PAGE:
It demonstrates for the first time the true strength of anti-Western feeling in Iraq after more than two and a half years of bloody occupation.
The nationwide survey also suggests that the coalition has lost the battle to win the hearts and minds of the Iraqi people, which Tony Blair and George W Bush believed was fundamental to creating a safe and secure country.
The results come as it was disclosed yesterday that Lt Col Nick Henderson, the commanding officer of the Coldstream Guards in Basra, in charge of security for the region, has resigned from the Army. He recently voiced concerns over a lack of armoured vehicles for his men, another of whom was killed in a bomb attack in Basra last week.
The secret poll appears to contradict claims made by Gen Sir Mike Jackson, the Chief of the General Staff, who only days ago congratulated British soldiers for "supporting the Iraqi people in building a new and better Iraq".
Andrew Robathan, a former member of the SAS and the Tory shadow defence minister, said last night that the poll clearly showed a complete failure of Government policy.
He said: "This clearly states that the Government's hearts-and-minds policy has been disastrous. The coalition is now part of the problem and not the solution.
"I am not advocating a pull-out but if British soldiers are putting their lives on the line for a cause which is not supported by the Iraqi people then we have to ask the question, 'what are we doing there?' "
The Sunday Telegraph disclosed last month that a plan for an early withdrawal of British troops had been shelved because of the failing security situation, sparking claims that Iraq was rapidly becoming "Britain's own Vietnam".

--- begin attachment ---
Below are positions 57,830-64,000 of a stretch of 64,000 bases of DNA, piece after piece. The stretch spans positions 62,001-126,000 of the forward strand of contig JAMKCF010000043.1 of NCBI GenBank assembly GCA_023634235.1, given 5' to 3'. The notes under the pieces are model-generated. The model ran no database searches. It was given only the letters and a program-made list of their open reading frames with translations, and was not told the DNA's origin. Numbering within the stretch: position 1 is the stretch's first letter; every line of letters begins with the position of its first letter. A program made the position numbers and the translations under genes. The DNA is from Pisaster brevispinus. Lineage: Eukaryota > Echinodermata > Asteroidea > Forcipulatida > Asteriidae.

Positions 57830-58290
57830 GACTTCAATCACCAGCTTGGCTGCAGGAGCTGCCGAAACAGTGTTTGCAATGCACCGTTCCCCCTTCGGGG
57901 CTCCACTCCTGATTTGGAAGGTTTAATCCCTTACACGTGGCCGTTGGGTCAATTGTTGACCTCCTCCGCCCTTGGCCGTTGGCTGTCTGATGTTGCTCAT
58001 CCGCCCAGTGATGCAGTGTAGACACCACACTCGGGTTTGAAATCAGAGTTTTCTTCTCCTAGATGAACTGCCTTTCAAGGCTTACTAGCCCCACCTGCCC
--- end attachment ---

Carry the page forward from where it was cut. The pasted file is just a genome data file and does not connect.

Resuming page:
The survey was conducted by an Iraqi university research team that, for security reasons, was not told the data it compiled would be used by coalition forces. It reveals:
• Forty-five per cent of Iraqis believe attacks against British and American troops are justified - rising to 65 per cent in the British-controlled Maysan province;
• 82 per cent are "strongly opposed" to the presence of coalition troops;
• less than one per cent of the population believes coalition forces are responsible for any improvement in security;
• 67 per cent of Iraqis feel less secure because of the occupation;
• 43 per cent of Iraqis believe conditions for peace and stability have worsened;
• 72 per cent do not have confidence in the multi-national forces.
The opinion poll, carried out in August, also debunks claims by both the US and British governments that the general well-being of the average Iraqi is improving in post-Saddam Iraq.
The findings differ markedly from a survey carried out by the BBC in March 2004 in which the overwhelming consensus among the 2,500 Iraqis questioned was that life was good. More of those questioned supported the war than opposed it.